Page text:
"Rabbits Don't Lay Eggs" by Paula Metcalf and Cally Johnson-Isaacs is another brilliant little book for tinies who are just beginning to get into slightly longer stories with tons of fabulous illustrations.

Rupert the Rabbit is a little bit fed up with life in the burrow. He's a bit lonely and when he sees lots of animals having fun on a nearby farm, Rupert wants to join in himself.

A rather stern duck points out to Rupert that everyone on the farm has a role to play, and Rupert must find his own special skills in order to fit in - after all, a farm is no place for slackers!

Rupert comes up with a plan. Rabbits are experts at misappropriating the farmer's juicy vegetables, so Rupert soon wins the other animals over with his lapine thievery!

But the question all young children will want to answer is why rabbits don't lay eggs! We'll let you discover what happens in this tale when Rupert tries...!
"Rabbits Don't Lay Eggs" by Paula Metcalf and Cally Johnson Isaacs is out now, published by Macmillan Children's Books. 

The late great Eric Hill's "Spot" works are just so fantastic that we couldn't possibly miss them out of our roundup.

"Spot's First Easter" is a book Charlotte loved to bits when she was smaller, and it's still as great as ever.

Spot the puppy is very excited about this mysterious new thing called Easter, particularly the thought of giving and receiving fabulous eggs with all his friends.

The edition has lots of lift the flap surprises so kids can go on their very own egg hunt without leaving their favourite comfy armchair.

"Spot's First Easter" by Eric Hill is out now, published by Picture Puffin. 

Whatever you end up doing, have a fantastic easter and we'll catch up with you again next week!



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ReadItDaddy's Chapter Book of the Week - Week Ending 14th April 2017 - "Naondel (The Red Abbey Chronicles Book 2)" by Maria Turschaninoff, translated by A.A. Prime (Puskin Press)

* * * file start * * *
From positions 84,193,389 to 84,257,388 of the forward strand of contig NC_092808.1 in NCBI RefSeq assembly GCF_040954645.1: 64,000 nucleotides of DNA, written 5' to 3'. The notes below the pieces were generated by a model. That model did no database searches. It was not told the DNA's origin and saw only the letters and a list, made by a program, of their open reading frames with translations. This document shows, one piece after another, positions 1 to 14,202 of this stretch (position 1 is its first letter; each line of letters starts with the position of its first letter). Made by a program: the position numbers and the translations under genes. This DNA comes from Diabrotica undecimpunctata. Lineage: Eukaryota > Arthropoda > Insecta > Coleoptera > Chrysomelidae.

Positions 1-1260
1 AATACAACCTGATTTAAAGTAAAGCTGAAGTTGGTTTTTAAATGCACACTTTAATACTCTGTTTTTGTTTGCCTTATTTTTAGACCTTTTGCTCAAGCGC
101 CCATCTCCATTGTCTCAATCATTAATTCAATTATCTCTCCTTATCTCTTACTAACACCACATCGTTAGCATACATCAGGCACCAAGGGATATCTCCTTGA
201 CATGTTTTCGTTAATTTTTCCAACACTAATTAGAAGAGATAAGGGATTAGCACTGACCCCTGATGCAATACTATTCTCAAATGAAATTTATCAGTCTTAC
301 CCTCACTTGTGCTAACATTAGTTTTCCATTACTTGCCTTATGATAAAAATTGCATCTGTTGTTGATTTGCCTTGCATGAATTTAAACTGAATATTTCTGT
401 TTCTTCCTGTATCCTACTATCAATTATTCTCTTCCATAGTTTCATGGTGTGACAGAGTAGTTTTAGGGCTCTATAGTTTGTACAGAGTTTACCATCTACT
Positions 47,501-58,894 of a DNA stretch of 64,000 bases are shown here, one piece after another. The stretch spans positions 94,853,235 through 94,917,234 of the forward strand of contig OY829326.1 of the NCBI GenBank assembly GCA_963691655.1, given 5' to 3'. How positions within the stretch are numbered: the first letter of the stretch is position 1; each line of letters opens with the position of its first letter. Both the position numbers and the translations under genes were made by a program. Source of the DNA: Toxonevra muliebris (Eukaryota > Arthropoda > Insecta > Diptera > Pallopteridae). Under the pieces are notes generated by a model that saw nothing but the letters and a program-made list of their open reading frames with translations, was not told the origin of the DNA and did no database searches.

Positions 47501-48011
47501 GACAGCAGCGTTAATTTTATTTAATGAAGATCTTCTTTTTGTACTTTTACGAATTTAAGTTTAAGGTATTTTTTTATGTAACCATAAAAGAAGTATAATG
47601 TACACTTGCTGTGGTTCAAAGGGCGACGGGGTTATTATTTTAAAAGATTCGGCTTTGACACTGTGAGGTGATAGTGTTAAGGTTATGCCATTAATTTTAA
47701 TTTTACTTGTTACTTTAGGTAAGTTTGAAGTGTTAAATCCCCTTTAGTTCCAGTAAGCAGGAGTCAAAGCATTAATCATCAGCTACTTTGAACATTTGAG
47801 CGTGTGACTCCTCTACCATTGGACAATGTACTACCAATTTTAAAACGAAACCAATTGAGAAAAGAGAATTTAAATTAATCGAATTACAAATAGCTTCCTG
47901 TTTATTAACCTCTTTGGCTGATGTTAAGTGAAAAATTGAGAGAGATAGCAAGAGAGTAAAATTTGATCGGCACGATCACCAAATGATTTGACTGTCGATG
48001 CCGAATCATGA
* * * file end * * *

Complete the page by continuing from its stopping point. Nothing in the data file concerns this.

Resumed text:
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We were left on the edge of our seats by Maresi and our Chapter Book of the Week this week picks up the tale in Book 2 of the Red Abbey Chronicles. Here's "Naondel"
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ReadItDaddy's Picture Book of the Week - Week Ending 14th April 2017 - Pigeon P.I" by Meg McLaren (Andersen Children's Books)

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I am so, so jealous of Meg Mclaren's skills...This week's Book of the Week is the sublime "Pigeon P.I"
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Thursday, April 13, 2017

Think and Make Like an Artist by Claudia Boldt and Eleanor Meredith (Thames and Hudson)

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Inspiration comes in many forms, but pretty much every artist alive (or dead) will at one time look to their contemporaries for some ideas and prompts...
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How to make awesome new friends - fall in with book folk! This Week's ReadItTorial

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An awesome collection of book folk including one potato-headed book blogger!  Photo (C) The Catchpole Agency

Way way back at the start of the year, and it feels like forever ago, the lovely Fiona Barker gave me a nudge on Twitter, pointing out that her fantastic Children's Picture Book Club meetings were coming our way - to Waterstones Oxford in fact.

Normally it's nigh-on impossible for me to get to book events because A) they're usually in London and B) there's no way possible to get to London on time, be there for a couple of hours and then come all the way back home but it's something I've wanted to do more of - for lots of reasons.

The main one is anxiety. I suffer from a weird form of what I can only seem to describe as anxiety where I absolutely panic at the thought of meeting folk - even folk I know, or folk I've happily conversed with on Twitter or email.